Highlands & Islands

Brexit 'should not affect' Inverness-Augsburg link

Augsburg Image copyright Thinkstock
Image caption Augsburg link with Inverness pre-dates the UK's membership of the European Union

Brexit should have no effect on Inverness' 60-year-old twinning link with a German city, Highland Council officers have said in a new report.

The council, University of the Highlands and Islands and Highlands and Islands Enterprise are keen to strengthen the link with Augsburg.

They believe businesses and research involved in medical technologies could benefit.

In their report, officers said the link was not dependent on EU membership.

In June, the UK as a whole voted to leave the European Union, but a majority (62%) in Scotland voted to remain.

The officers at Highland Council delayed their report on efforts to strengthen the twinning link, to advance life sciences work being done in both cities, until after the result of the referendum was known.

In the document, to be considered by councillors on 1 September, they said: "Town twinning with Augsburg was a result of the post-war settlement in Europe and pre-dates our membership of the EU by almost 20 years, so EU membership was not crucial to the development of links.

"However, from a financial point of view, EU membership or a relationship with the EU is important if we want to carry on accessing funding."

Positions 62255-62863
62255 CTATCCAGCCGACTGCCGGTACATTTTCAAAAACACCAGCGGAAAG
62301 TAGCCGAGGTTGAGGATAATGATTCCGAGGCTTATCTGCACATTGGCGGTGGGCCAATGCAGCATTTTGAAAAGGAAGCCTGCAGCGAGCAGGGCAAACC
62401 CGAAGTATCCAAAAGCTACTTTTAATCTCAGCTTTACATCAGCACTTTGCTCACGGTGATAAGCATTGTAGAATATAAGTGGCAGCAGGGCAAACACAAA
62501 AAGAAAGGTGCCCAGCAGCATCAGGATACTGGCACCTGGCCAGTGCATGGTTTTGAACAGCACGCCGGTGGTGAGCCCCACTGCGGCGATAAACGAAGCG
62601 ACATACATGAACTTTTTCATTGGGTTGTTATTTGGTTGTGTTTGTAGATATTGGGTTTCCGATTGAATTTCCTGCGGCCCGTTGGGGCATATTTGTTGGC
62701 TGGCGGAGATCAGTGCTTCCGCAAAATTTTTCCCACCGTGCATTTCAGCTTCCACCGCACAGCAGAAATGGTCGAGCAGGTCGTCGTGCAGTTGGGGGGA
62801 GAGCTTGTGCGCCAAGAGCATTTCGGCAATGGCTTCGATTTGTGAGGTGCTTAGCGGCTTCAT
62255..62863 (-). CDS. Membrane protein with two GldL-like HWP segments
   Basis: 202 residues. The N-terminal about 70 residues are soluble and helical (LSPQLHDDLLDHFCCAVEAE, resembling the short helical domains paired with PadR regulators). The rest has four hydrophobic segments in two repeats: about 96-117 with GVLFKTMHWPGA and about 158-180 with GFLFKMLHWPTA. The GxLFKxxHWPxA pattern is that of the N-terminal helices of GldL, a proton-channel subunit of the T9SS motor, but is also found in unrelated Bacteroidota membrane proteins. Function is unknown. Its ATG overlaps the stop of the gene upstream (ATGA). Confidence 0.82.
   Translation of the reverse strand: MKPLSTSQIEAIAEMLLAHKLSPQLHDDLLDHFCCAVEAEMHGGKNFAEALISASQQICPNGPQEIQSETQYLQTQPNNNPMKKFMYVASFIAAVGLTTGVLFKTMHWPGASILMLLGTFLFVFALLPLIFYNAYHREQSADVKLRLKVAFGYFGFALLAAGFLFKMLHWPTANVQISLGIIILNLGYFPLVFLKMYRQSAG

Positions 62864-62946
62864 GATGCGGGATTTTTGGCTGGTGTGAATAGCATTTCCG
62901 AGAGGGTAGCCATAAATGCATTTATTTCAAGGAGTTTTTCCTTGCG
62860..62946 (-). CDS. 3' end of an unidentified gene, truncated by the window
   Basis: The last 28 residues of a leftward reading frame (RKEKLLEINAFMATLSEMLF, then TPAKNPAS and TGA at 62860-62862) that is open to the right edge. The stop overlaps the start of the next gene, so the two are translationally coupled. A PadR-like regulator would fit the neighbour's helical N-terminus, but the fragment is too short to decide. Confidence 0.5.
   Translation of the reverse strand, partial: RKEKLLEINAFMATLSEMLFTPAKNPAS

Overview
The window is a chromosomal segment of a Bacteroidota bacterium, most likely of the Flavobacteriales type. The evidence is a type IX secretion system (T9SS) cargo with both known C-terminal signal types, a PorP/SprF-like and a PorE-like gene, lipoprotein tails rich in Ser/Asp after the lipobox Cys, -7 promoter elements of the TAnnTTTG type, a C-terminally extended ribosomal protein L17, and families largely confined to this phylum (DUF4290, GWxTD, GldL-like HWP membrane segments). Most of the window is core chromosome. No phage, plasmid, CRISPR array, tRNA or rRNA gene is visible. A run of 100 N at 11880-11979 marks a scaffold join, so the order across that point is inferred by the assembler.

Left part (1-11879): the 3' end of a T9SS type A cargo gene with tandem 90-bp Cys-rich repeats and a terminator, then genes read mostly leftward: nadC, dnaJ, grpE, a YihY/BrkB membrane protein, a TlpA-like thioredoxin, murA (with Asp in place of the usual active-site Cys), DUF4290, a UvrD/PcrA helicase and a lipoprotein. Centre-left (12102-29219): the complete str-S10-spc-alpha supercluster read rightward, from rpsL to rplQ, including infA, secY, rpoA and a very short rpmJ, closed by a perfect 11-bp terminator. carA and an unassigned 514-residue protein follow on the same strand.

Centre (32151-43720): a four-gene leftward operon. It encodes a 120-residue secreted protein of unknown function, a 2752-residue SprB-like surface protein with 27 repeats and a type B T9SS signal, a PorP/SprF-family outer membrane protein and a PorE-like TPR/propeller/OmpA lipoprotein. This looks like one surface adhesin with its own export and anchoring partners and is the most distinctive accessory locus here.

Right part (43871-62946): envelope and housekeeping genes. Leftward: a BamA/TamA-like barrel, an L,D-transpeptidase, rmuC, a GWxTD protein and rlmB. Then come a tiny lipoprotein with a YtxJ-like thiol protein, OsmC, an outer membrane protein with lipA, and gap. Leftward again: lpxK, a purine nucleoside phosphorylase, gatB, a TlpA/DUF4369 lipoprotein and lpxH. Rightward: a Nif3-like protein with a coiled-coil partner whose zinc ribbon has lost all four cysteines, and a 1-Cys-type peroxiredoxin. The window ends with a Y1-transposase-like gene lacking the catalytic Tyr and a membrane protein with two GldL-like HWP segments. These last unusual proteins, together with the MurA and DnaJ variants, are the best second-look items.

'Remain positive'

Highland Council has been able to access EU budgets such as the Horizon 2020 Research and Innovation Framework and also education initiative, Erasmus.

This access to funds and projects looks uncertain following the referendum, although the UK government said this month that EU funding for farmers, scientists and other projects will be replaced by the Treasury after Brexit.

The officers said Norway could be a model for how Highland Council, University of the Highlands and Islands (UHI) and Highlands and Islands Enterprise (HIE) might maintain Inverness's links with Augsburg and wider continental Europe.

The report said: "In the case of Norway, although they are not a member of the EU they participate in Horizon Programme opportunities by contributing financially to specific projects.

"UHI remain positive about developing their links with Augsburg, and will still want to collaborate internationally.

"The town twinning link will also remain once the UK has formally left the EU."

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